Carthus sighed deeply. As a nobleman, that was an answer to a question that Erich’s actions had implicitly posed to him and challenged him with. It was an answer that meant dishonorable failure for any of the Empire’s top families. It was an affront to his ancestors, and an abdication of a holy duty that Emperor Nocht had given his family hundreds of generations ago.

But Emperor Nocht was dead. Emperor von Fueller was dead. And there were no Gods in heaven nor holy duties left on Earth. For the first time in weeks, Erich felt truly, transcendentally happy. He reached to his flank and took Carthus’ hand in his own. Carthus couldn’t see his face, but Erich was smiling. He was smiling so broadly and openly that he could almost cry.

“Thank you, Carthus. In the future I will create, neither Skarsgaard nor Fueller will weigh us down anymore. You will be something far greater than an Imperial Duke. I promise you.”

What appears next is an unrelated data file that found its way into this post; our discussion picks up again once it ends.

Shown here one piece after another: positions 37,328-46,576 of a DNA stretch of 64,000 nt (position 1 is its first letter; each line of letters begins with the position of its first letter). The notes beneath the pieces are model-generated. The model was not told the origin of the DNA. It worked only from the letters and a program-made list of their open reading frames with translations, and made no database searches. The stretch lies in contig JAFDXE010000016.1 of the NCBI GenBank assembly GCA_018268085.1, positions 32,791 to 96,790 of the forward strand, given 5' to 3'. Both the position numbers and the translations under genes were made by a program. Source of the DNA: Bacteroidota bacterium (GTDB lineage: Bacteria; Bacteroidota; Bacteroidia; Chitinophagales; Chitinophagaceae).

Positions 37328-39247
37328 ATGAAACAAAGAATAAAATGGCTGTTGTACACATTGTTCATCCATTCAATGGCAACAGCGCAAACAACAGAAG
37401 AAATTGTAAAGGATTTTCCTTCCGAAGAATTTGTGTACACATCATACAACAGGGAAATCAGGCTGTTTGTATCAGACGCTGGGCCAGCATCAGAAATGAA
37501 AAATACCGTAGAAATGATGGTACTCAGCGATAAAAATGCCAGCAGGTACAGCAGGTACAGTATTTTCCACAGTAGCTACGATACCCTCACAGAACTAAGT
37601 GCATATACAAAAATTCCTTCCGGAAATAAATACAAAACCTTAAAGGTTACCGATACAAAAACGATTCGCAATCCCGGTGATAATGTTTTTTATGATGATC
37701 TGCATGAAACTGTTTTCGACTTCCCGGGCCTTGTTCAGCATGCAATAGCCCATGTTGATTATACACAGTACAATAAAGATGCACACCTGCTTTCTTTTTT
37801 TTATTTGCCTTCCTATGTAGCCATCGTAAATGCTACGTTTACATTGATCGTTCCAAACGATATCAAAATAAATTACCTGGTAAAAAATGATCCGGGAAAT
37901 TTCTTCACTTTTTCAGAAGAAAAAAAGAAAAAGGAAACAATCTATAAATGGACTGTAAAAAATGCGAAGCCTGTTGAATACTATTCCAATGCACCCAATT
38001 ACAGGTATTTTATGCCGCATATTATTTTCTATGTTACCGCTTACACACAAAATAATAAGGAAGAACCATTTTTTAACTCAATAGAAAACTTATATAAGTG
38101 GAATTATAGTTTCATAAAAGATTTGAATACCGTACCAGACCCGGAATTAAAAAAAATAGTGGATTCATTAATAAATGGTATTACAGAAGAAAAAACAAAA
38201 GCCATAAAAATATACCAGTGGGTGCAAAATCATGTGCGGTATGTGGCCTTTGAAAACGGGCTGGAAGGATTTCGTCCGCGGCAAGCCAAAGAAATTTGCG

Without looking at the other’s eyes, the two men sealed their pact through those held hands.


In a dim, humid room in an undisclosed part of Imbria, the Sovereign of the Sunlight Foundation was both delighted and bothered by her conversation with the future Fuhrer of the Imperium. In the vastness of her thought, she found his behavior amusing. A tin-pot dictator like all of the rest who had come before him. He thought himself the most novel, of course.

The Sovereign had seen plenty of men just like him.